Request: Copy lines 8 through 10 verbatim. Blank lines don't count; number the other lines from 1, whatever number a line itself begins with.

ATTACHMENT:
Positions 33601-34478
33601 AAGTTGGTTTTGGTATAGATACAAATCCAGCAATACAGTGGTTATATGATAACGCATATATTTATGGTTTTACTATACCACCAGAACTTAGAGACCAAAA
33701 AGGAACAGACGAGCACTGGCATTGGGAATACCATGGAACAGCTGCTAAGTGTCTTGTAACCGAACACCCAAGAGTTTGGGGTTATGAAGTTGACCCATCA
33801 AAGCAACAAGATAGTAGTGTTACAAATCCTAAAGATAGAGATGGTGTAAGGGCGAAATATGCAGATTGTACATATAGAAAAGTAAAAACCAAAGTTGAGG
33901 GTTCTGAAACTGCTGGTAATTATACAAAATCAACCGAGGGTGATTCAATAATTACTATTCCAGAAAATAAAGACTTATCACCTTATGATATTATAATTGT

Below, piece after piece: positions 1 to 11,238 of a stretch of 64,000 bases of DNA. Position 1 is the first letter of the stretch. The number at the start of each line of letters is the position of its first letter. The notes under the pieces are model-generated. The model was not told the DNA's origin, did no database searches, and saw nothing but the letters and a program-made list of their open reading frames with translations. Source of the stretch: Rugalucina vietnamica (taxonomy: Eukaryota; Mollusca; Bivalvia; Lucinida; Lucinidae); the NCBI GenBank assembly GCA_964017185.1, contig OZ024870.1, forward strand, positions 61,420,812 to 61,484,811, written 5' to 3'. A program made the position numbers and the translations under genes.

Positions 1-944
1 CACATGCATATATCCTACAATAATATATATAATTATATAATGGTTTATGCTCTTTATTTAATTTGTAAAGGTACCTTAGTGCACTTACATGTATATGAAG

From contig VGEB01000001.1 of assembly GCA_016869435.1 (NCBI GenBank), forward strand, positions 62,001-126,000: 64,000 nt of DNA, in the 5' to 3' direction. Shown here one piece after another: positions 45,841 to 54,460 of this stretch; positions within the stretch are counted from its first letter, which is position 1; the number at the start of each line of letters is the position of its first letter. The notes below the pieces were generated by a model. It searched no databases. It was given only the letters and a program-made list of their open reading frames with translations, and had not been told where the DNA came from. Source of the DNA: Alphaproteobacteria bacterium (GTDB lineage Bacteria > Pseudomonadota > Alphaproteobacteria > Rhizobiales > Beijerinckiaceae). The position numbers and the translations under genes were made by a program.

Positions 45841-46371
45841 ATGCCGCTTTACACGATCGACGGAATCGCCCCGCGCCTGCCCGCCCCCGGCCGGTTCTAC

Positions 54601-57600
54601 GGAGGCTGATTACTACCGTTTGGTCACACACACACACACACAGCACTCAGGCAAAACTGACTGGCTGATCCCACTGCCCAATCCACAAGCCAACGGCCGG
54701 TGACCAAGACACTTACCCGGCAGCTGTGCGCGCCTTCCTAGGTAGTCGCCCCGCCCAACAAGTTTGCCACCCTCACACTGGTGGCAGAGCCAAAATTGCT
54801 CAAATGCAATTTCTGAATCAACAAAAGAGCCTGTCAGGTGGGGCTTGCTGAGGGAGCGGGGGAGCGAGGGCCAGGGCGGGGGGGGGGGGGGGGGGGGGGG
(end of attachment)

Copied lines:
1 CACATGCATATATCCTACAATAATATATATAATTATATAATGGTTTATGCTCTTTATTTAATTTGTAAAGGTACCTTAGTGCACTTACATGTATATGAAG

From contig VGEB01000001.1 of assembly GCA_016869435.1 (NCBI GenBank), forward strand, positions 62,001-126,000: 64,000 nt of DNA, in the 5' to 3' direction. Shown here one piece after another: positions 45,841 to 54,460 of this stretch; positions within the stretch are counted from its first letter, which is position 1; the number at the start of each line of letters is the position of its first letter. The notes below the pieces were generated by a model. It searched no databases. It was given only the letters and a program-made list of their open reading frames with translations, and had not been told where the DNA came from. Source of the DNA: Alphaproteobacteria bacterium (GTDB lineage Bacteria > Pseudomonadota > Alphaproteobacteria > Rhizobiales > Beijerinckiaceae). The position numbers and the translations under genes were made by a program.

Positions 45841-46371